Okay, it’s part 2 of our look at the Emmy nominations process for 2012. As always, Fienberg and I are going to approach things in two ways. I’ll pretend that I have an Emmy ballot and make my picks for the six actors or shows I would put on my ballot, while Dan will rank the potential nominees from most likely to least. And, as always, we are working off of the actual Emmy ballot, so we can’t consider people who didn’t submit themselves, nor can we reassign anyone to a more suitable or easier category.
Yesterday, we looked at the comedy supporting actors, so now it’s time to make our picks for Outstanding Supporting Actress in a Comedy Series. (Click here for Dan’s predictions.)
As Dan notes, all six of last year’s nominees are eligible again, and it wouldn’t be the least bit surprising to see them all nominated again. But my preferences went in other directions, especially in what turned out to be a very strong year for women in comedy.
If Mayim Bialik gets nominated in this category (she is, in fact, the only person on my fake ballot who I think has even a chance at a nomination), she’s going to be my early pick to win. “Big Bang Theory” had arguably its strongest season by focusing nearly as much as the women in the cast as on the guys, and though Kaley Cuoco’s been there longer, it’s Bialik who tends to drive those scenes. But that’s not why I think she has a great chance to win. Emmy votes aren’t cast based on a body of work over a season, but on a single submitted episode, and sometimes on a submitted scene. Bialik’s co-star Jim Parsons – who is excellent overall – won the first of his two Emmys with an episode where he memorably played drunk in one scene, and Bialik had one of the funniest moments on any sitcom this season, in this scene where Sheldon tries to apologize to Amy with a bit of jewelry:
Now we come to a pair of actresses who made radical, and welcome, transitions from the weakest link of their respective show at the start to among their most valuable players this season. In one corner, you have Elisha Cuthbert from “Happy Endings,” who couldn’t do much with the traditional romantic comedy material she was given early last season, but who continually knocked it out of the park once the writers decided that Alex would be the group’s most enthusiastic, yet clueless, member. The show doesn’t try to downplay Cuthbert’s looks, but finds ways to let her be funny even when she’s at her most gorgeous, like in the Halloween episode:
In the other, you have Gillian Jacobs from “Community.” The improvement of Britta from her early use is old news by now, but Jacobs had her best season as she alternated between ruining (or Britta’ing) everything and being the most sincere, generous member of the group. A character I once would have not minded never seeing again became one of the most indispensable people on one of my favorite shows, and Jacobs’ fearless performance was a big part of that.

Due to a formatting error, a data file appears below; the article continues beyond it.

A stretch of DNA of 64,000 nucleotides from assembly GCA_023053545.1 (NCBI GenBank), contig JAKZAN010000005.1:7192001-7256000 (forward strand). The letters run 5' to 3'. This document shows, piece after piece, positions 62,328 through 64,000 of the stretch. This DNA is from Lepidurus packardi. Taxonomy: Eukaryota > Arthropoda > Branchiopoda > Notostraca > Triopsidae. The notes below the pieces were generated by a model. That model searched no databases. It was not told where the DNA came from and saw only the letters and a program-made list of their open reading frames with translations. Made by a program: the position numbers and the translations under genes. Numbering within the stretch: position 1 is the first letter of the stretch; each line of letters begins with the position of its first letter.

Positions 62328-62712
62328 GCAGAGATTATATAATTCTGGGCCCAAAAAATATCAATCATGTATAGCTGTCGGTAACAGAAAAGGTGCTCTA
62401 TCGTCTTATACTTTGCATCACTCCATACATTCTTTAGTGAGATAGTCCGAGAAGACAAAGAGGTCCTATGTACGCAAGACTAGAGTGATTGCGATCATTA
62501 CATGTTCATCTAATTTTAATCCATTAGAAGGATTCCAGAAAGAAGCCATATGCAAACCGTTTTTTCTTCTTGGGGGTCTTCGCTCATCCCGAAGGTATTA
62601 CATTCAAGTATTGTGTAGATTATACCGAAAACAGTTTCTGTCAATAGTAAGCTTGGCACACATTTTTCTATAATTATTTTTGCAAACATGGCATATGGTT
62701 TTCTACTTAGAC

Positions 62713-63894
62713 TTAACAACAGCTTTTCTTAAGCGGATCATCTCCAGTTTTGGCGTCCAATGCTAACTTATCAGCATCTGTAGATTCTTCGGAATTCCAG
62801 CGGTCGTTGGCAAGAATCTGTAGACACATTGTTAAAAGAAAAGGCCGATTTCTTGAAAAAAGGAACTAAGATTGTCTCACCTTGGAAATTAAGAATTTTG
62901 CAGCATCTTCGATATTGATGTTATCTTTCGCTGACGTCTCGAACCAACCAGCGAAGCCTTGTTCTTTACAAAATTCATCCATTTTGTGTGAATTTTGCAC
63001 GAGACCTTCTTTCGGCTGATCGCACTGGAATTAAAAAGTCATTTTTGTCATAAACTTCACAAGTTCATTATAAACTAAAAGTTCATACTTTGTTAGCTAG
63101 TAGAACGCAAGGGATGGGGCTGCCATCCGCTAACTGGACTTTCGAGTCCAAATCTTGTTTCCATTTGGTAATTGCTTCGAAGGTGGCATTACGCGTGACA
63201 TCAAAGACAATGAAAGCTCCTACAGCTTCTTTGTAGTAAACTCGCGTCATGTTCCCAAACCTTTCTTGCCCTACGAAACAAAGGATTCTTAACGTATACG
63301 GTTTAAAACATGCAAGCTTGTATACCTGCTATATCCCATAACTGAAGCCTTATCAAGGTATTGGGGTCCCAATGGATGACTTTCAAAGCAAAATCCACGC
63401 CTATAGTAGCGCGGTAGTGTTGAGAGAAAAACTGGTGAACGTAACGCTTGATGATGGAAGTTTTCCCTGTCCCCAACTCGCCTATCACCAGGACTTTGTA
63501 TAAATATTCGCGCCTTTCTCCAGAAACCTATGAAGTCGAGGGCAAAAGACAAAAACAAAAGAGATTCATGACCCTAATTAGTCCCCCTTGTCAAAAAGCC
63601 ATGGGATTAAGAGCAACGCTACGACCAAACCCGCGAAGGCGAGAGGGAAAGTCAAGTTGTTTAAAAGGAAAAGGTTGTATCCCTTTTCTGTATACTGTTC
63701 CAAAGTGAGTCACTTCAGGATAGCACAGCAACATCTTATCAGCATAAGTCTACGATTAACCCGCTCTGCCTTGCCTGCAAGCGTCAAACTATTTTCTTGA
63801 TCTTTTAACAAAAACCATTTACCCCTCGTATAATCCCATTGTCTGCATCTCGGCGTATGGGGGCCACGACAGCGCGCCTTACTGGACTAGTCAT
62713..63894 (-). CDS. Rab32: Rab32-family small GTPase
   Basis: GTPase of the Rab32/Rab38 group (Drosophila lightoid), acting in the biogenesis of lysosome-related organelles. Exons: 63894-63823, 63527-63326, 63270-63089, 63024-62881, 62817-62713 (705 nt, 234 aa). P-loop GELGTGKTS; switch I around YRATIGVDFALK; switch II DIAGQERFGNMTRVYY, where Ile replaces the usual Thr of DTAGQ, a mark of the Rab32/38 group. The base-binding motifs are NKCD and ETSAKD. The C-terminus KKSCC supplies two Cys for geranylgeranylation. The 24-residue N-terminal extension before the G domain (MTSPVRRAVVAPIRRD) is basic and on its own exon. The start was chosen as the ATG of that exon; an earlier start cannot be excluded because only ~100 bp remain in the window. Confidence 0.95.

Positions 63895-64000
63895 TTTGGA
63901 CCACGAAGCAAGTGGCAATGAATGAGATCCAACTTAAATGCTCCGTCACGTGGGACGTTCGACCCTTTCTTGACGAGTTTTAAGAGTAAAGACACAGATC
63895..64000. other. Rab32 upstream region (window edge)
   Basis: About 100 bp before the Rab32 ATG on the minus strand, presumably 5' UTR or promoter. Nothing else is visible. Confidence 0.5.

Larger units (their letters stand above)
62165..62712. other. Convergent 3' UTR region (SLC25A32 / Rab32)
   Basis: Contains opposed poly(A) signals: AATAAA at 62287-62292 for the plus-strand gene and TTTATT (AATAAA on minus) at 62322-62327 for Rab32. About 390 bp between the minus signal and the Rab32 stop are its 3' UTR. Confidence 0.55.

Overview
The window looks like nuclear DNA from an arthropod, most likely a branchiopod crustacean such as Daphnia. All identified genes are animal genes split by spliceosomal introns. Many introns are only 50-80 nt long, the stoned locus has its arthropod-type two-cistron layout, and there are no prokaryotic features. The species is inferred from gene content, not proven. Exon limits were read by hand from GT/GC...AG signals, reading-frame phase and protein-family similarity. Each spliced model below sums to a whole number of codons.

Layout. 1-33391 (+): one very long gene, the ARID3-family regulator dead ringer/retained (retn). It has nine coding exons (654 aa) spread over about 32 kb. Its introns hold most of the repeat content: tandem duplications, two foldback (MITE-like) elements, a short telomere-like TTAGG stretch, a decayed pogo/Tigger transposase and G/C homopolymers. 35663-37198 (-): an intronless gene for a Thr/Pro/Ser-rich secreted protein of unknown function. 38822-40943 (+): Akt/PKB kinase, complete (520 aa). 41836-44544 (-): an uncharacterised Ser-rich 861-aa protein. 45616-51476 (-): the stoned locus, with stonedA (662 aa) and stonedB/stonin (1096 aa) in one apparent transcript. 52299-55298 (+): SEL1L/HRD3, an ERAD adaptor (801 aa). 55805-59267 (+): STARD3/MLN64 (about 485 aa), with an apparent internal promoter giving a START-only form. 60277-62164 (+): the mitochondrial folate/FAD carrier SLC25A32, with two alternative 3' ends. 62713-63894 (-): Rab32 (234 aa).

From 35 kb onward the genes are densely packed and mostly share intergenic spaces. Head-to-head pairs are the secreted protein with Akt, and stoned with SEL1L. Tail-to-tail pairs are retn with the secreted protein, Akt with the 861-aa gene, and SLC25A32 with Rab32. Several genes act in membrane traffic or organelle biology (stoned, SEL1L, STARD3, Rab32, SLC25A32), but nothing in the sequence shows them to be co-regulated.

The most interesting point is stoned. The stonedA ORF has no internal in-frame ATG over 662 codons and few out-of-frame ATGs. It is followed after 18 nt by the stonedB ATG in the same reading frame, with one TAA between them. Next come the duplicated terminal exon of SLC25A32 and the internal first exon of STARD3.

ABC’s “Suburgatory” had three excellent candidates for this category. Cheryl Hines was the only one of the show’s adult Chatswin-ites who managed to find some humanity inside the cartoonish excess, and Carly Chaikin committed totally to playing the vapid yet surprisingly clever Dalia. But even better was Allie Grant as Lisa Shay: ignored, belittled, trapped in the wrong town, with the wrong family, and overwhelmed at any kind of of positive feedback, as you can see in the clip below. Hines probably has the only shot of the three, but my imaginary vote goes to Grant.
All the actors on “Cougar Town” make me happy in one way or another, but none as consistently and in as many different ways as Busy Philipps as Laurie. It’s another subversion of the dumb sidekick stereotype, but Philipps plays Laurie with such confidence, weird energy and just plain warmth that she doesn’t feel quite like anyone else on TV.
While certain actors on “Parks and Recreation” get to keep playing the same amusing but familiar beats over and over, Aubrey Plaza had the challenge this season of playing an April who was growing and changing, even as she didn’t particularly want to. There was still plenty of withering sarcasm and idle troublemaking (April representing the moon in the model U.N. episode), but there were also surprisingly sweet moments as April began to realize that she was growing up, and that her time working alongside Leslie Knope had changed her far more than she expected it to. Terrific work all season long.
Others considered: Alison Brie and Yvette Nicole Brown from “Community,” Cheryl Hines from “Suburgatory,” Diane Ladd from “Enlightened,” Zosia Mamet from “Girls,” Eden Sher from “The Middle,” Anna Deavere Smith and Merrit Wever from “Nurse Jackie,” Sofia Vergara from “Modern Family,” Kaitlin Olson from “It’s Always Sunny in Philadelphia,” and Eliza Coupe and Casey Wilson from “Happy Endings.”
Alan Sepinwall may be reached at firstname.lastname@example.org